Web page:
Q: An American blogger living in Panama recently posed this question: “Why do ‘overlook’ and ‘oversee’ mean the opposite?” I have no idea, but I bet you will!
A: The story behind “overlook” and “oversee” is an interesting example of how words develop over the centuries in our changing language.
The verb “oversee” has historically meant to watch over. Originally it was used in a rather literal way, according to the Oxford English Dictionary.
When it first showed up in Old English in the early 900s (as ofersawon, in Beowulf), it meant “to look down upon; to look at from, or as if from, a higher position.”
The OED says the verb “overlook” had a similar meaning when it came along around 1400: “to look upon from above; to survey; to view openly.”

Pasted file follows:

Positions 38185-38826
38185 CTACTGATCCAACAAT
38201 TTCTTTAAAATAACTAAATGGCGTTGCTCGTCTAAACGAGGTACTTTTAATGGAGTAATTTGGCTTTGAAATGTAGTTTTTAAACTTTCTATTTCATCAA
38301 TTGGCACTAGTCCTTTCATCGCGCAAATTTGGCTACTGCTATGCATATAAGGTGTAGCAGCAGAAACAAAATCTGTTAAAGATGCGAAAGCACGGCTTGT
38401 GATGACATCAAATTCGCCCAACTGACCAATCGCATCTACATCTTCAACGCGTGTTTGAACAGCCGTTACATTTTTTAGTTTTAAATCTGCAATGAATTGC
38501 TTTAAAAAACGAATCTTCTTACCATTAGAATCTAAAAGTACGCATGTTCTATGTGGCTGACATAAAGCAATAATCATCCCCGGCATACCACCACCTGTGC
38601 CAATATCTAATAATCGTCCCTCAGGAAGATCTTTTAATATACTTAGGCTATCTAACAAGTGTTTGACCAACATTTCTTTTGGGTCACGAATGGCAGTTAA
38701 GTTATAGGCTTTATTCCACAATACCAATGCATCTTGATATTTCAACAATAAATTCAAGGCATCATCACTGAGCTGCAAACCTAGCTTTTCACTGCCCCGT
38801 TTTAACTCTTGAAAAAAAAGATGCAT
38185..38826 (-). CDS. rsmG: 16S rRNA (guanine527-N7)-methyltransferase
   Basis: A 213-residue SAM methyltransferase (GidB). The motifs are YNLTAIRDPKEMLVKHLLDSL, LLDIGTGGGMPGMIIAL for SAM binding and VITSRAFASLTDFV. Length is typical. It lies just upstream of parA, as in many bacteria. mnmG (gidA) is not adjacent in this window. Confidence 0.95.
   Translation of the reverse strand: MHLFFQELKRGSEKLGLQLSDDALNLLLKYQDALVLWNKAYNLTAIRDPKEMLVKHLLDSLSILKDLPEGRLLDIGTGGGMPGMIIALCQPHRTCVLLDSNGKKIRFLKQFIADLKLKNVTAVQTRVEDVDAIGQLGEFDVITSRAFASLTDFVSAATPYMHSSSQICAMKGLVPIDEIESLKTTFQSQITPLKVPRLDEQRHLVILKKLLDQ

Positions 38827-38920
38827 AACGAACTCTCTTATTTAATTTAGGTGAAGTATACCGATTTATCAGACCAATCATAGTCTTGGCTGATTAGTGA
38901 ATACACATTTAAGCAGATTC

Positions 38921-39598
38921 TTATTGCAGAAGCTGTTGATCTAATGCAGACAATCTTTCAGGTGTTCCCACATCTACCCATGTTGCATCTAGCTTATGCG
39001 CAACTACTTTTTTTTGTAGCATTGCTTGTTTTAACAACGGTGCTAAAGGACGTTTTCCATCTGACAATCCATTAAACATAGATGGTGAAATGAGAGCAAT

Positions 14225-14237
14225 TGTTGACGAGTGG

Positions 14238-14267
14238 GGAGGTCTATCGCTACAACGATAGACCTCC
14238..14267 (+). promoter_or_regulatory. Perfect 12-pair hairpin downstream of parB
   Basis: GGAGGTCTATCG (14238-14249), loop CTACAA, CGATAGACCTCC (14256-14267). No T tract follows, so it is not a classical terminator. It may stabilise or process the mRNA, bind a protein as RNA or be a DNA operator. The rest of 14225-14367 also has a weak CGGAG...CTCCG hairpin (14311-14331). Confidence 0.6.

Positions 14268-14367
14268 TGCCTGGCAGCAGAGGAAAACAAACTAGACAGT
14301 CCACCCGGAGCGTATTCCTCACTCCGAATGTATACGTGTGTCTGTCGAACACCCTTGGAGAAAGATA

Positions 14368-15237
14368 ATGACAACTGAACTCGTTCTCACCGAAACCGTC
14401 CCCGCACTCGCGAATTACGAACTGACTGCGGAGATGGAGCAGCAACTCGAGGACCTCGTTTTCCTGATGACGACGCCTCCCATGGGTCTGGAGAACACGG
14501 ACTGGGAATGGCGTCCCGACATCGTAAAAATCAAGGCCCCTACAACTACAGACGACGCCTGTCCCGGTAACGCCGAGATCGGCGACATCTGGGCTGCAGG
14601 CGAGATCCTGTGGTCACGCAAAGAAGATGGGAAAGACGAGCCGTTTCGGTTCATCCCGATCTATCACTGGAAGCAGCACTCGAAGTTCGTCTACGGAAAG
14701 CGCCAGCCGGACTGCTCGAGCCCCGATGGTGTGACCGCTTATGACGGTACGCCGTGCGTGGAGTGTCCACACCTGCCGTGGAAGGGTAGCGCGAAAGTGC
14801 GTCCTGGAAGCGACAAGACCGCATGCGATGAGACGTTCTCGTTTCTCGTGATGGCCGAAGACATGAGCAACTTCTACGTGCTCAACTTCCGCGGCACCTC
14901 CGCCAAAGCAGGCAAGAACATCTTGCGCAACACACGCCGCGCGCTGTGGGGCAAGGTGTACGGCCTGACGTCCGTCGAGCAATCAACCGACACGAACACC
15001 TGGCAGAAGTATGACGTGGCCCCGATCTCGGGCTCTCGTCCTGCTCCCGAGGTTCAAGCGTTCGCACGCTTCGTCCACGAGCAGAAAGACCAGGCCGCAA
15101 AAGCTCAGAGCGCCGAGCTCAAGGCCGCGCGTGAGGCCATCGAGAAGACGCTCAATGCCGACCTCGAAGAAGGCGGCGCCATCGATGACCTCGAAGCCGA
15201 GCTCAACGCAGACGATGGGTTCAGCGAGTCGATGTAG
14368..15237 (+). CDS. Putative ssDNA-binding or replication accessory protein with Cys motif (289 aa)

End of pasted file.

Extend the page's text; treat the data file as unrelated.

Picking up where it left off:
But by the mid-1400s, “overlook” was being used to mean “pass over without noticing.” In the meantime, “oversee” had evolved to mean what it does today – to supervise.
And by the way, “supervise” (from the late 1500s) also had the original meaning “to look over.” It’s a combination of “super,” from the Latin for “above,” and “vise,” from the Latin videre (see). Later, it came to mean “to have the oversight of.”
We don’t want to conclude our discussion of the verb “oversee” by overlooking the noun “oversight,” a contronym that encompasses opposing meanings. It can mean either an unintentional omission or watchful care.
Other two-faced words include “cleave” (which can mean to cling together or to divide) and “sanction” (to approve or to forbid). We’ve written several blog items about this phenomenon, including one in 2008 and another in 2007.